In terms of how we live, isn’t it that we’re very much born into things? Much of what effectively shapes the course of our existence being, in many ways, determined by the social realities already existing around us. Almost as if we exist within this manmade reality of structures, policies and ideas affecting every area of our lives; our only freedom, perhaps, being how we respond.
Isn’t it true that society stands between us and the world? Mediating that relationship, telling us what to think and how to be, sheltering us from some things but burdening us with others. At this point, we presumably don’t know any different? How long’s it been since humans in the West have lived in direct relationship with nature? Increasingly, it seems like we’re living at ever-further distances from it. (Notes One)
Conceiving of “society” as a set of systems we’re born into, what’s that like? To arrive on the scene with all these naturally-endowed advantages or disadvantages almost completely beyond our control. To have our sense of self-worth, social acceptance or power determined, to quite a large extent, by how that world’s been saying to judge people like us. Doesn’t “all that” become the lived experiences of our lives?
It just seems interesting to imagine all the ways our lives are shaped by this being our reality – every moment, perhaps, being influenced by our appearance, the circumstances of our birth, or all the ways that’s been compounded over the years (Notes Two). Living within this human world of judgements, assumptions, and assigned estimations of worth seems a not insignificant reality we all have to contend with.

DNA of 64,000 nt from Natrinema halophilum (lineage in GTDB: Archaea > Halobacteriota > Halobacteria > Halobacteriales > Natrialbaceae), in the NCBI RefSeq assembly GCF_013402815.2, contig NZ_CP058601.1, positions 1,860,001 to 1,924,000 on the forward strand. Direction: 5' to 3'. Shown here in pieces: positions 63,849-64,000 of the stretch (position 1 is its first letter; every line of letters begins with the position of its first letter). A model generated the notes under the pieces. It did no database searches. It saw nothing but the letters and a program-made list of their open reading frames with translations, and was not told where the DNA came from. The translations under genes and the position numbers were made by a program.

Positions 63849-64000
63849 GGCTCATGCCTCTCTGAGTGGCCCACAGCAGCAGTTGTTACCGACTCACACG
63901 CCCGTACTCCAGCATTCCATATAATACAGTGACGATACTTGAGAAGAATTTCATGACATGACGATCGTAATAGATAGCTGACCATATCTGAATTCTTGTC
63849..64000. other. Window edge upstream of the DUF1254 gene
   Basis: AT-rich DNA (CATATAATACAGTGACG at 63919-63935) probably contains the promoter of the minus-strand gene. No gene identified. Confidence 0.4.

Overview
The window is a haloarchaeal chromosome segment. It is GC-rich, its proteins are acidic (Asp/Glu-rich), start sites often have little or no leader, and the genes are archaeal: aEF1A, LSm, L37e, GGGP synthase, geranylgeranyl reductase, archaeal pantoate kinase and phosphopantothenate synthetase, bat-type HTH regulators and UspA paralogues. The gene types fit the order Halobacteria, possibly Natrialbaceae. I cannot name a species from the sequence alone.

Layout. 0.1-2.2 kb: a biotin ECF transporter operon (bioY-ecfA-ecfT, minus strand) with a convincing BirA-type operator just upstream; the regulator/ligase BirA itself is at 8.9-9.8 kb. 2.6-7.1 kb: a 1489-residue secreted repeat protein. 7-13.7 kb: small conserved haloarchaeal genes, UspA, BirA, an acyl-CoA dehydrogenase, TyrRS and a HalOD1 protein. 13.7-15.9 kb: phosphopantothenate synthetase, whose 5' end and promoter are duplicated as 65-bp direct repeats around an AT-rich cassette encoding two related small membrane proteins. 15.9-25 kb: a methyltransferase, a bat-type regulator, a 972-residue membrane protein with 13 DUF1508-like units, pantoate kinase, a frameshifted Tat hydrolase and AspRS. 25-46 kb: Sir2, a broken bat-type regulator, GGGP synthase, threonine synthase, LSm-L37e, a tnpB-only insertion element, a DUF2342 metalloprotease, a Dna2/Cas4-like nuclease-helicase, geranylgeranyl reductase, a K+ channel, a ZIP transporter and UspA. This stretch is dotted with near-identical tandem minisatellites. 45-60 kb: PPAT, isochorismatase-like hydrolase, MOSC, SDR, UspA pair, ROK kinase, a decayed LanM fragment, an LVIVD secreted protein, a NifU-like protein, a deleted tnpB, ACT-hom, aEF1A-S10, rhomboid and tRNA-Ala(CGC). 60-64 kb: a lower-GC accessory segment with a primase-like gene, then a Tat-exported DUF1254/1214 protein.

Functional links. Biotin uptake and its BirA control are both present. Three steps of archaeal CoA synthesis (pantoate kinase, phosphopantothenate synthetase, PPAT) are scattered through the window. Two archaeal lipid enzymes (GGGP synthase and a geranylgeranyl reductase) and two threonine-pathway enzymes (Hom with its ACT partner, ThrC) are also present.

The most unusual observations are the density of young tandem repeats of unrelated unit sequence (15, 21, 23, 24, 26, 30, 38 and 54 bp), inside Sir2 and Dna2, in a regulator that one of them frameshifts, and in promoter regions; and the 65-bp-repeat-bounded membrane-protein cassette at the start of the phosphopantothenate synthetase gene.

How much are we judging each other on those terms? Where do we get our ideas of what are acceptable or meaningful ways to judge people? Is “that” part of the system we live in too? The set of values by which we’re allowed – or, encouraged – to see and respond to those around us. The code that’s been bred into us around what’s valuable or otherwise within our community.
It’s fascinating to think that whatever the human “is” might be being poured into these situations the humans before them created, dreamt up or set in motion. The ideas once in their minds becoming the realities of our lives. The minds now filling them becoming the ones who, in turn, will uphold, improve or let fall away whatever systems they might have inherited. (Notes Three)
And, within it all, there are presumably many voices trying to tell us what “living this way” means for them, from a human perspective. Listening, we perhaps come to appreciate how well our “values” are working out in the real world. Seeing these systems through the eyes of those affected by them, our response may well be that something needs to give.
Isn’t it effectively down to us to change things? How else is anything to improve if the people living within modern systems don’t insist on their values being better brought to life.
Notes and References:
Note 1: Detaching from the world around us
Note 1: Treating people like sims?
Note 1: Having a sense for being alive
Note 1: True relationship within society?
Note 2: Complication of being human
Note 2: The struggle with being alive
Note 2: Absolute or relative value
Note 3: What it is to be human
Note 3: Society as an imposition?
Note 3: Losing the sense of meaning
Note 3: Questions around choice